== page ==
Dealing with PTSD in Canadian Officers

PTSD is a constellation of psychological conditions and physiological reactions to either experiencing or witnessing traumatic events. In its acute phase, the PTSD sufferer is generally dealing with chaotic internal dialogue, nervous exhaustion and an overly stimulated nervous system with possible associated internal organ issues, and a general failure of coping mechanisms.

Immediately following the removal of the person suffering from PTSD from the situation which caused it, it is essential that in order for them to become functional again, Maslow’s hierarchy of needs must be applied. This however is complicated in what we might refer to as the “warrior class” or “caregiver personality” as these individuals generally have a habit of sacrificing their own needs for others, and have no idea what they might actually need and/or how or where to go about receiving help from others.

Since oftentimes, pride is the only thing that kept these survivors alive, coming to terms with it enough to allow anyone to help them is difficult enough. And since PTSD is often incurred through interpersonal relationships – or severely aggravated by them – trusting anyone enough to let them help is a long hard road.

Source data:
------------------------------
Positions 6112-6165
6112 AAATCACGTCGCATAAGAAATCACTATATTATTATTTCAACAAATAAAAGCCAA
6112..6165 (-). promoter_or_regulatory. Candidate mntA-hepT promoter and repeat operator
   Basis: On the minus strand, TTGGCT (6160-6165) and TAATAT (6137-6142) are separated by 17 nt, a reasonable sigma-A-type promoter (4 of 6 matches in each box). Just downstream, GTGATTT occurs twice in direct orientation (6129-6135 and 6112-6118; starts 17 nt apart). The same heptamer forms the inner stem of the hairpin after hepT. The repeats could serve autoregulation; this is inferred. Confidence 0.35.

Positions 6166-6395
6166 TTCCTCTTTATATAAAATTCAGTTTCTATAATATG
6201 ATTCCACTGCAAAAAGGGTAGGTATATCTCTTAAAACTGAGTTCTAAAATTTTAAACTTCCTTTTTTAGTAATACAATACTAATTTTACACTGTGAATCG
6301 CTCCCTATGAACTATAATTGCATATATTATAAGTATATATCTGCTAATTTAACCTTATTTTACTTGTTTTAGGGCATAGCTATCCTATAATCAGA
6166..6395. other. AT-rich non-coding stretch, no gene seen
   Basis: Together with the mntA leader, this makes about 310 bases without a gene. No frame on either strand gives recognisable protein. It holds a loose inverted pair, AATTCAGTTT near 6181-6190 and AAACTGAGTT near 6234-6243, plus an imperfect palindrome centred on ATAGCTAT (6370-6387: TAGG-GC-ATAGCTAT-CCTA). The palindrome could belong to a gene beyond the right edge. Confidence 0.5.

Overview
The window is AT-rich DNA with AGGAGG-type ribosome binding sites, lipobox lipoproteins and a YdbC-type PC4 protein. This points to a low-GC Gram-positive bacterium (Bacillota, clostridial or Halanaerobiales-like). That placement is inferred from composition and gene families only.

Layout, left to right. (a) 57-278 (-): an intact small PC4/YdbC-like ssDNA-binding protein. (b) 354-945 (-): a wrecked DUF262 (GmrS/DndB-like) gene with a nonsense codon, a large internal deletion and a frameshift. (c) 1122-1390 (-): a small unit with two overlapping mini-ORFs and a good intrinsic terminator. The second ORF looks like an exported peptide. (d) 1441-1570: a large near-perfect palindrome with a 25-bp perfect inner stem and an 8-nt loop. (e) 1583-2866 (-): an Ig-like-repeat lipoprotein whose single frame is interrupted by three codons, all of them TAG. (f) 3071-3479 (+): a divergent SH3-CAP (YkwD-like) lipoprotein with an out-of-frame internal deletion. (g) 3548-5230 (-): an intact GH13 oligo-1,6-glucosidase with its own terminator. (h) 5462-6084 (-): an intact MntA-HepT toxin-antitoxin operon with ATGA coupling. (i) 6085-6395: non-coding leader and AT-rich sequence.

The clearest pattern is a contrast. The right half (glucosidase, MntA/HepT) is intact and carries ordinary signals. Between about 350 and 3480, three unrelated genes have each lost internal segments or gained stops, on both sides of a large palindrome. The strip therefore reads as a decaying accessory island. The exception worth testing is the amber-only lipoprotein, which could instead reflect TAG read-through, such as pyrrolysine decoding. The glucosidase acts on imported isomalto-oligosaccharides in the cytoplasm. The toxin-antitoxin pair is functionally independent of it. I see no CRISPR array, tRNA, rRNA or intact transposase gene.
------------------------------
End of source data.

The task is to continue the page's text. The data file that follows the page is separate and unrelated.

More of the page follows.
Maslow’s hierarchy of needs states that before emotional healing can occur, physical safety must be assured. In context with today’s society, that means having the bills paid on time, taxes filed, rent and groceries covered, etc.  Because of the way that the current social net is set up, this requires that an individual who is temporarily too overwhelmed by life has to essentially become a prisoner to the system via being mandated financially to someone else as a trustee.  And since most of the time, PTSD is incurred through social relationships, very few who are suffering from debilitating PTSD related symptoms are going to be willing to allow that last vestige of their freedom/pride to be taken from them.